AS I board the air-conditioned coach in Portimao for a tour of the Western Algarve, I’m thinking that it’s a smart idea. The forecast for today is hot, very hot – temperatures hovering around 40ºC. It’s too hot to be out in the sun all day and the coach will offer some respite between stopping-off points.

The first stop, however, comes a bit earlier than expected. It isn’t at a recognised tourist attraction; it isn’t even a quaint town or village. No, it’s a roundabout on the Portimao ring road and our coach has been encouraged to make an unscheduled stop by a Portuguese policeman standing in the road and directing our driver to a disused bit of tarmac.

How interesting. Is it a check on one of the passengers? The coach is almost new and not a clapped-out rust-bucket so it can’t be that. No, it’s our driver, or rather his tachograph, that is the focus of their attention. I never realised just how much paper these things hold, but in a jiffy the police soon have yards of this stuff unspooled and are going through the data with a fine-tooth comb.

W Algarve-23
: the coastline can be rugged but fine sandy beaches are plentiful.

The coach driver looks to be losing his sense of humour as the police start highlighting figures on the printout and, sure enough, that is soon followed by a ticket for some infringement. It can’t be serious for they are more than happy for our driver to continue on his way and, with a swift ‘adeus’ – goodbye – it’s back to the roundabout for the coppers as we head west to Cape St Vincent, the south-western point of Portugal and our second stop of the day. Dramatic cliffs, 200ft high, jut out into the Atlantic Ocean, stopping the sea in its tracks in spectacular style.

On a calm day the sea appears rough but when the wind picks up it is dazzlingly beautiful; waves collide with the cliffs with sound and spray to tingle your senses.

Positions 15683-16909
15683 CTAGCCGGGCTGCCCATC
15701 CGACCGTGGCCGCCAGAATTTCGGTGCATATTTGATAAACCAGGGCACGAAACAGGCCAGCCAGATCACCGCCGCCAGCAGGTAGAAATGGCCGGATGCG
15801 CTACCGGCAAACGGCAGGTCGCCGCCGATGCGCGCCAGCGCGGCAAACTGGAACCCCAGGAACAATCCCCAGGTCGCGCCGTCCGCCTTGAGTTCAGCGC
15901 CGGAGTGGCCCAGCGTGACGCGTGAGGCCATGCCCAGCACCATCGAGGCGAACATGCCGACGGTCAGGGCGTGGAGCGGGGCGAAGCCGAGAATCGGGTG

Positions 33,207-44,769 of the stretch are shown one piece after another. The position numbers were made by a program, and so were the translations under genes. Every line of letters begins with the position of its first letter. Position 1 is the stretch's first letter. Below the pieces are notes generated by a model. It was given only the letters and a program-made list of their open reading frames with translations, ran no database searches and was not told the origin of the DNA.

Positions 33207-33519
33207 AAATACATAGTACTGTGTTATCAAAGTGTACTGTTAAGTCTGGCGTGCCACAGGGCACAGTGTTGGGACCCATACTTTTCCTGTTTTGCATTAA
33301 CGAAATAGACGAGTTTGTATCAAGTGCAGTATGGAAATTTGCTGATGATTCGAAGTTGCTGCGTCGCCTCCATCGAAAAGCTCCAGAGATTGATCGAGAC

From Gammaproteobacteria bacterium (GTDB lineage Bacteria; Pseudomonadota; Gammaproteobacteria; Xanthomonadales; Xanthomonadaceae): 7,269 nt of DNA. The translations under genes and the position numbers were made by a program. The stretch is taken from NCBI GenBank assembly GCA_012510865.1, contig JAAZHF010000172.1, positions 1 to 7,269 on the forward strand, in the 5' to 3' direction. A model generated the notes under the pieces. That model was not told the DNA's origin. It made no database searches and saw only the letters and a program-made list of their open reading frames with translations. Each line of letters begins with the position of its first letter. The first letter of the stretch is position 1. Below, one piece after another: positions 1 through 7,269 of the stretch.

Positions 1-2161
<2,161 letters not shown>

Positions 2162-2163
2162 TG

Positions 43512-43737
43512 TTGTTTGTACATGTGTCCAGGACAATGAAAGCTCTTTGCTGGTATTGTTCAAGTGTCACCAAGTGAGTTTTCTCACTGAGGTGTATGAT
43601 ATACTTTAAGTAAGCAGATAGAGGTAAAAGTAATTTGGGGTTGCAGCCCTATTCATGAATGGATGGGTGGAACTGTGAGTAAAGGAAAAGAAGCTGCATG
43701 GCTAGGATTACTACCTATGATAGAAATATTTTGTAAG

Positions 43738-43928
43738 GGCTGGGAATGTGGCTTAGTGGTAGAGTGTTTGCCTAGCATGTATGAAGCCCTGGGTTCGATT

Yet just round the corner there are fine, sandy beaches, the sand polished to perfection by thousands of years of pounding from the Atlantic breakers.

The Cape is a place you want to see, but perhaps you only need an hour or so – the coach tour is perfect: back on board, air-conditioning on and next stop Sagres just a short hop away. It was here that Henry the Navigator had his base in the early 1400s. Building a fortress, setting up a school of navigation, he was an early shipping entrepreneur. He pioneered trade routes and died a wealthy man in 1460. It was here, in the school set up by Henry, that Christopher Columbus and Vasco da Gama studied before going on to greater things.

The fortress you can see today is later than that built by Henry. It dates from the 17th century, but over the years took a battering from earthquakes and pirates. You can still see the layout, and the chapel on the site is quaint.

Now for a town with a little more hustle and bustle – Lagos. I really like this place: there’s masses of history, a smashing waterfront and a town centre that’s welcoming with street cafés and bars – it really is a gem.

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